the-voices-stillMeet Jerry Hickfang, Milton resident and all-around good guy. Sure, he can be a little odd but he’s kind and friendly, holds down a steady job and is always willing to offer a helping hand. He also hears voices when he forgets to take his pills, one of which, his creepy cat Mr Whiskers, encourages him to engage in a spot of serial killing. Don’t worry if it sounds like The Voices has wandered off into typical horror territory. It hasn’t. Marjane Satrapi’s largely unclassifiable film shrugs off tags like it shifts tone.

Jerry (Ryan Reynolds) is a confused and often hyper child trapped in a man’s body. Inheriting his mother’s mental illness, he chats away with his friendly dog Bosco and less than friendly cat (both voiced by Reynolds). Things are looking up with Lisa from finance (Anna Kendrick) clearly smitten by Jerry, and Fiona (Gemma Arterton) happy to go on a date with him. That is until a traffic accident gets a little out of hand and before you know it, he’s stuck with a severed head in the fridge and his pets fighting for his soul.

The first half plays out as an inspired dark comedy. Reynolds is mesmeric as Jerry, capturing the manic joy and childish glee inside him. He’s strange enough to draw laughs from awkward pauses and bizarre non-sequiturs without overplaying Jerry as a cartoon character. In fact, he’s the perfect man for Michael R. Perry’s oddball screenplay.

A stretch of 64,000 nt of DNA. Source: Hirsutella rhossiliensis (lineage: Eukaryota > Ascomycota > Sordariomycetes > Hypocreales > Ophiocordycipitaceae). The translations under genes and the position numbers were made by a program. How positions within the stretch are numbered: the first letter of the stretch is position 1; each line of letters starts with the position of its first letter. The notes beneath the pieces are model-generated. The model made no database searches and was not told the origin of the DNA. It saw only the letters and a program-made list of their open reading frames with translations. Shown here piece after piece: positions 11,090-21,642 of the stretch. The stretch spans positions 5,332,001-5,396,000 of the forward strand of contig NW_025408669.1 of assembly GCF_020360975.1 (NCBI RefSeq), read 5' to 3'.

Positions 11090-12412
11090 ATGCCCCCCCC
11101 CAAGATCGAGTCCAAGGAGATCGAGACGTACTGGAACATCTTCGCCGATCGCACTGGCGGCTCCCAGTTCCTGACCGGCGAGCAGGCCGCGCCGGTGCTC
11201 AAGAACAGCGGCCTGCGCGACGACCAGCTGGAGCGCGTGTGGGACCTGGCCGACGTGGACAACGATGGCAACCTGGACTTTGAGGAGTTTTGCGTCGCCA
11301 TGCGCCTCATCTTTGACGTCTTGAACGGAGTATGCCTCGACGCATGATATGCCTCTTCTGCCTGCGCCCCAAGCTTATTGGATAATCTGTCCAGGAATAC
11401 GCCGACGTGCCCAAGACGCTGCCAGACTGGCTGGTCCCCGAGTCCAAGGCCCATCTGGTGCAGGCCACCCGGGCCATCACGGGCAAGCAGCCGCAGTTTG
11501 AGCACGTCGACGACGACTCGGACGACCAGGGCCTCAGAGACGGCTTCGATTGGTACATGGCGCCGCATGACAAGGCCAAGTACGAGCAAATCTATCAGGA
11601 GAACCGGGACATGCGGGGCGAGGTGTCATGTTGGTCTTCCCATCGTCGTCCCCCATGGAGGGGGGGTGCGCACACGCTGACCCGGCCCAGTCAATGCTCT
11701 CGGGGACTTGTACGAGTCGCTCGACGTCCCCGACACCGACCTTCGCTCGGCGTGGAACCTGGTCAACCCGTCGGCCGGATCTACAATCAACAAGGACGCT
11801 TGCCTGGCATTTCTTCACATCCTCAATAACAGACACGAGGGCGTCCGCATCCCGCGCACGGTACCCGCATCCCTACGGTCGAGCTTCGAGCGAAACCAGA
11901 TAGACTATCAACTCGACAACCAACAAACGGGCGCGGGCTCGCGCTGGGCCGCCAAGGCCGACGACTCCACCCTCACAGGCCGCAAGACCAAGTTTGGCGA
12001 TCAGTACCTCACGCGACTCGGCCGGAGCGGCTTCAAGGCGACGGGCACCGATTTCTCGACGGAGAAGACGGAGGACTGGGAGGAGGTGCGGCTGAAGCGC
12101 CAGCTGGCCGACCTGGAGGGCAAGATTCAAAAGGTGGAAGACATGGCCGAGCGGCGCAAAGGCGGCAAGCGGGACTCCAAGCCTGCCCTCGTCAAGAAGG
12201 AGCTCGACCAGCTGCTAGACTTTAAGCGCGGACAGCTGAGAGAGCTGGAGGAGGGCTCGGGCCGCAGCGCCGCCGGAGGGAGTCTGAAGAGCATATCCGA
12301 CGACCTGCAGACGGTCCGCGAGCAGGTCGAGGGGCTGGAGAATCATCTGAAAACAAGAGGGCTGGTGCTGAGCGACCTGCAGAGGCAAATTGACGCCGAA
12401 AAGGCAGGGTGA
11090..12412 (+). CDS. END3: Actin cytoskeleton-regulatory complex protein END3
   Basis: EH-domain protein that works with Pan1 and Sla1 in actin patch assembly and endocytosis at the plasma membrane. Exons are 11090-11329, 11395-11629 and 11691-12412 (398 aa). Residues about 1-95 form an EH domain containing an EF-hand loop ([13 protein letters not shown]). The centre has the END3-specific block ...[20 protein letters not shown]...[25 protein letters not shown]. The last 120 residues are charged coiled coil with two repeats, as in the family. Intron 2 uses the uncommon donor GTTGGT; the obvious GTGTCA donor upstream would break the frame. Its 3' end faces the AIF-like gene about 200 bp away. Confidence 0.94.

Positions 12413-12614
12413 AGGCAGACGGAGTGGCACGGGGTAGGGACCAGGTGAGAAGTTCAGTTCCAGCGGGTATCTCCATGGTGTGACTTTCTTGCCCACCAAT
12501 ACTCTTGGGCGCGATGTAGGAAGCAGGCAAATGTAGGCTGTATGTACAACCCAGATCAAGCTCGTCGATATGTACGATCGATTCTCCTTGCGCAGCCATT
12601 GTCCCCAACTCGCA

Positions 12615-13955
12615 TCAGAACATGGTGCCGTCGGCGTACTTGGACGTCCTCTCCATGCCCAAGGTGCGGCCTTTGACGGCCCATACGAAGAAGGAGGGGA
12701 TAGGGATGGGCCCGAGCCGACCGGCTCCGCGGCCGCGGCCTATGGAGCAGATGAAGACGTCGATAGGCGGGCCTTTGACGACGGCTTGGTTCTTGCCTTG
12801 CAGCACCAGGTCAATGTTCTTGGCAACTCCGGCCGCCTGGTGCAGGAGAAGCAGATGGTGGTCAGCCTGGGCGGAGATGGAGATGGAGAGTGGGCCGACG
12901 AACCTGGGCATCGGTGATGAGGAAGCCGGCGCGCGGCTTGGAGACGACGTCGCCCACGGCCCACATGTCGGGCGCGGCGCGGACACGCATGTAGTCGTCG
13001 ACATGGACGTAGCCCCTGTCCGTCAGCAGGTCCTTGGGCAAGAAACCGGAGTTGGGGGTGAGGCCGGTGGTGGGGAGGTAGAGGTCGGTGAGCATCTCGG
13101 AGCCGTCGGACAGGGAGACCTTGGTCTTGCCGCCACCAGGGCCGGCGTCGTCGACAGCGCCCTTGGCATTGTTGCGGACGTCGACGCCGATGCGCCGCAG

Energy courses through the film, supported by Satrapi’s visual flair. Her Milton is a place of bright pink overalls, Chinese rock and roll singers and a series of unexpectedly bloody events ringed with a jet black edge. The conversations Jerry has with his pets are as funny as they are X-rated while his interactions with those around him, particularly Fiona, Lisa and his psychiatrist (Jacki Weaver), are surreal with a hint of accidental menace.

Unfortunately, after a flying start The Voices begins to alter in tone with distressing regularity. What started out as a dark comedy just becomes dark. Horror finds itself the prevailing mood alongside family drama and the difficulties that living with mental illness brings. Satrapi ensures the film continues to look good but the wicked sense of humour fades, reducing enjoyment.

After a disturbing tour de force for half a film, The Voices find itself weighed down by the repeated shifts in tone. Not even Reynolds and a foul-mouthed cat can reverse the damage. As everything comes to a close, Jerry launches into a hilarious song and dance number that serves to remind what could have been. The Voices is ambitious, creative and highly entertaining at times. It’s just not as good as it dared to suggest it might be.

★★★